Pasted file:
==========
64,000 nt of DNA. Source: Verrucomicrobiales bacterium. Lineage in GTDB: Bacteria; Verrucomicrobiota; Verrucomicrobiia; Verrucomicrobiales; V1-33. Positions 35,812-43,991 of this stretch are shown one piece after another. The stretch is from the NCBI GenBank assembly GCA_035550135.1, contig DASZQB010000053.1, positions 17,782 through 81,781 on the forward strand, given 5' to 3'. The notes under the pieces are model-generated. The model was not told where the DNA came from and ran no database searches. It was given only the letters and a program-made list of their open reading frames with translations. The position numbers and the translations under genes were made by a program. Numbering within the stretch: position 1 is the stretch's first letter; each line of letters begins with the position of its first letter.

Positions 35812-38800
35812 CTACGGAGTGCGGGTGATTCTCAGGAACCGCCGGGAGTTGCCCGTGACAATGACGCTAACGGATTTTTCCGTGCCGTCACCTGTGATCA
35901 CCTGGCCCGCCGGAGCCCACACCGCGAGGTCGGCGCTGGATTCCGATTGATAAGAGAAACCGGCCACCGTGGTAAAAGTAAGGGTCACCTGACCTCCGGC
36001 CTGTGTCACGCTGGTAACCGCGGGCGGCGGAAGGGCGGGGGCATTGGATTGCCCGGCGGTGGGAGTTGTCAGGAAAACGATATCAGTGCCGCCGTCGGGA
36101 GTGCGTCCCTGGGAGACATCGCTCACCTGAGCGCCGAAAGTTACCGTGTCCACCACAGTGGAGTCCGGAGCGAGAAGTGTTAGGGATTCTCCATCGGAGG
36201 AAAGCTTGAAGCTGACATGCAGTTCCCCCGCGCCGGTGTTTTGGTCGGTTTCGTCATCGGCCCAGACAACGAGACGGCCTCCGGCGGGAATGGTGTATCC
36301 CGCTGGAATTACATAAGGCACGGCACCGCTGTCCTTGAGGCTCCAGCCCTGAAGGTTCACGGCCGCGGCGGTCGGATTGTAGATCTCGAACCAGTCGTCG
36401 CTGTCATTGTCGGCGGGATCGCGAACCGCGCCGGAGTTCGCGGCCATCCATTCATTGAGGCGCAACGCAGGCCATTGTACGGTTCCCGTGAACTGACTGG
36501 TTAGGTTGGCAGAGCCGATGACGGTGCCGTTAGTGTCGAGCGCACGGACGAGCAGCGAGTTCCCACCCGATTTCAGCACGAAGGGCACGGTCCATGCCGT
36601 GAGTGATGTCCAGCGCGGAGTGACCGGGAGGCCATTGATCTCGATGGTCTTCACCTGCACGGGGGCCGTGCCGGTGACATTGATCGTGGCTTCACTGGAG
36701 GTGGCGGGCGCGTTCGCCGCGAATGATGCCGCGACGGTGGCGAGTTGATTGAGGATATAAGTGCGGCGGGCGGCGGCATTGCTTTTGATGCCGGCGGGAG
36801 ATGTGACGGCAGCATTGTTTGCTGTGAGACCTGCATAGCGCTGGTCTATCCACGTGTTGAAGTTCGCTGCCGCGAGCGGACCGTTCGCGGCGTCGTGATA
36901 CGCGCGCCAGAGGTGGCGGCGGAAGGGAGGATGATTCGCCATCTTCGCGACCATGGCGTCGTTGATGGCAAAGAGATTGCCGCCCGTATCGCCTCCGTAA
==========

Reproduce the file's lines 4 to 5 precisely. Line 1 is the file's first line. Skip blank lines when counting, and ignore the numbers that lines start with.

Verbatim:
35901 CCTGGCCCGCCGGAGCCCACACCGCGAGGTCGGCGCTGGATTCCGATTGATAAGAGAAACCGGCCACCGTGGTAAAAGTAAGGGTCACCTGACCTCCGGC
36001 CTGTGTCACGCTGGTAACCGCGGGCGGCGGAAGGGCGGGGGCATTGGATTGCCCGGCGGTGGGAGTTGTCAGGAAAACGATATCAGTGCCGCCGTCGGGA